(Disclaimer: English is my second language, so I want to apologize in advance for there may be mistakes in the text below. If you find any, please let me know so that I can correct it. I'd really appreciate it. Thanks.)
Review soundtrack: I suggest reading this review while listening to Mirror, Mirror, by Blind Guardian (Spotify, YouTube).
Although it was published barely a month ago, there is no denying that The Mirror Empire, by Kameron Hurley, is one of the most important books of 2014. It has generated lots of (mostly positive) reviews and even more buzz on Twitter, Facebook and other social networks. I was really curious about the novel, because from all the commentary I understood that it was an original and bold approach to epic fantasy. After reading it, I must say that I do not completely agree with that statement.
I do agree with The Mirror Empire being a good epic fantasy novel (gritty fantasy might be an even more accurate descriptor). It has all the tropes that you can expect from the genre: kingdoms in fight, powerful weapons, political intrigue... Even the setting is the classical "return of an ancient magic" crisis. There is, thus, a lot in this novel for the fans of the genre to enjoy.
But Hurley also excels at worldbuilding, with a number of original (and very cool!) elements that make the book stand out. Chief among them is the magical system, based on the moons of the world, that give different powers to those gifted enough to use them. I also enjoyed very much the idea of the sentient plants, the danger they pose and how they influence the way people build and defend their houses, for instance.
The first quarter of the novel, that introduces all these elements, is just excellent. The characters are deep and well-rounded, the plot is dense but intriguing and the pace is almost perfect, with some very good battle scenes in addition to other, more quiet but equally interesting parts. There are so many details (and most of them go unexplained) that you have to read (and, sometimes, reread) carefully to get everything and not miss important clues, but it is totally worth it. Even though it may be an oversimplification, I would say that it has all the complexity of Erikson's Malaz saga (but is a lot less confusing and much more satisfying) with some of Brandon Sanderson's wonderful imagination thrown in for good measure.
If all the book were like that first part, we would have here one of the best fantasy novels of the last few years. Unfortunately, the rest of the story does not live up to the expectations and has many of the problems that I find particularly annoying in modern fantasy epics. The pace begins to drag, for example, and the novelty of the magic system wears thin. But, mainly, the page count feels too high for the story, at least to my taste. You are expected to keep reading with the same attention, page after page, with new names, places, details thrown at you and piling up but with no clear direction in sight. I must confess that I find this exhausting, hard to follow and even boring.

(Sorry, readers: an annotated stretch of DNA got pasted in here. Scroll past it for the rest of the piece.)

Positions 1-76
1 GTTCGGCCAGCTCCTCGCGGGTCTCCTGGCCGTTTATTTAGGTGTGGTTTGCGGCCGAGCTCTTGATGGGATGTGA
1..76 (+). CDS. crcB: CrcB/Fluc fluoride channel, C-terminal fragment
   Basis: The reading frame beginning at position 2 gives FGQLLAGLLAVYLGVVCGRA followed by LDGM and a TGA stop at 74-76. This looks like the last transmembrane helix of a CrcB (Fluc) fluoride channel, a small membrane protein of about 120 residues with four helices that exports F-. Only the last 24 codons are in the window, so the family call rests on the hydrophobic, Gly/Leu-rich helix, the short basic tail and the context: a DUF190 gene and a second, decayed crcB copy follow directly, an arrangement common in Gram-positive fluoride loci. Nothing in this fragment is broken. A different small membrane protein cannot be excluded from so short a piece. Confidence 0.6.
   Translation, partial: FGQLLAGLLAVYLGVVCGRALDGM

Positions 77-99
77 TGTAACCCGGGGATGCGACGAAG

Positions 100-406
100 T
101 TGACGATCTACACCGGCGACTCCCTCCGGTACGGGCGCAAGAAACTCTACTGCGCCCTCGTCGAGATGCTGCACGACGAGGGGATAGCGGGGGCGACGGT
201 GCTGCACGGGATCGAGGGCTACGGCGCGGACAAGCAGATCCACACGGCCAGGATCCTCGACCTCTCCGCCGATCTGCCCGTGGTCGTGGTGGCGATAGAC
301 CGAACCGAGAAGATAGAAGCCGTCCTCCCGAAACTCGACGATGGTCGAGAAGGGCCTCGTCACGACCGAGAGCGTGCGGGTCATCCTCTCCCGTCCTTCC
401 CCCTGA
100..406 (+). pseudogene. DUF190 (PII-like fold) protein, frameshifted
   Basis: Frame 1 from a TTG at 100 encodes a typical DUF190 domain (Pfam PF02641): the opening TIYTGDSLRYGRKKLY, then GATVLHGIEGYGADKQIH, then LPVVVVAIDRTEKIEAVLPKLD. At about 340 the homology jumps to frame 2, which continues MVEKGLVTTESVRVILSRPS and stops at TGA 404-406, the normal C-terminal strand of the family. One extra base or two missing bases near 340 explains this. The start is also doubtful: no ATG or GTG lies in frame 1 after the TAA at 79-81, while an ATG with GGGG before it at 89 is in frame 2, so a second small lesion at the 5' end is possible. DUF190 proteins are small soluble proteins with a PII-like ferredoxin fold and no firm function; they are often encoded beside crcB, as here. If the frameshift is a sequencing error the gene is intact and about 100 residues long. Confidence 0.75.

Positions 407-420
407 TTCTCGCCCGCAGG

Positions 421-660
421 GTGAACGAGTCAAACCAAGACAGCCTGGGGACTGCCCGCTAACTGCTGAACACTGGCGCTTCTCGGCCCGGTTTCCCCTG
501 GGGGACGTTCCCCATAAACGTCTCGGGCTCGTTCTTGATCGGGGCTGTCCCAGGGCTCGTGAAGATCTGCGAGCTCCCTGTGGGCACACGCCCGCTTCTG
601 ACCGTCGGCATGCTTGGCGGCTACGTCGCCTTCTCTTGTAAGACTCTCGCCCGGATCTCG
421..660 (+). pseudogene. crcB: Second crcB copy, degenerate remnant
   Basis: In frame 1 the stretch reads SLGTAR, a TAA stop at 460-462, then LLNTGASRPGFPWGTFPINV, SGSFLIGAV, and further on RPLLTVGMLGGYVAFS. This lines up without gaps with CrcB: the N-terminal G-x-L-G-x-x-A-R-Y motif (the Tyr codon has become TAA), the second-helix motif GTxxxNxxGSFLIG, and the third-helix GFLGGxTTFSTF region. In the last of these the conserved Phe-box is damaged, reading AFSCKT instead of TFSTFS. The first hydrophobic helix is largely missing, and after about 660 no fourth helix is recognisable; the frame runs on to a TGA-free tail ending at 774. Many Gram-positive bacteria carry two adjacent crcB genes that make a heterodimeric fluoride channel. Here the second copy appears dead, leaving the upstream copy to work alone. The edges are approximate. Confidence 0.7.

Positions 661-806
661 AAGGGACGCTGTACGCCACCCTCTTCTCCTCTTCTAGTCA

These problems could have been redeemed if The Mirror Empire offered, as many reviews stated, a new perspective in epic fantasy, mainly in what has to do with gender roles. It is true that there are some kinds of characters in this novel, Zezili most notably, that are seldom found in the genre, and also the approach to sexual orientation is completely open and natural, with, for instance, group marriages being the norm in some of the societies depicted in the novel. However, and this may very well be only my fault, that none of that stroke as particularly bold or innovative. I mean, we have already seen all that (and more) in, for instance, Ursula K. Le Guin's work dating 40 or more years back, haven't we? I fail to see how this is relevant when we are more than a decade into the 21st century. But, I repeat it, this may be only my faulty perception and your mileage can, of course, vary.
All in all, I recommend reading The Mirror Empire. It is a good epic fantasy novel and if you are into the genre you will certainly enjoy it. In other case, and if you have no problems with long, complex stories, I believe you will find a lot to like in this book. And if you are like me, not particularly fond of the grimdark and with a tendency to find that books over 400 pages are unnecessarily long, even in that case I might dare to say that you should probably read The Mirror Empire if you want to keep informed about the most important books in fantasy literature. Even if it is not exactly my cup of tea, I quite enjoyed Hurley's novel and I'm sure it will make more than a few award shortlists next year.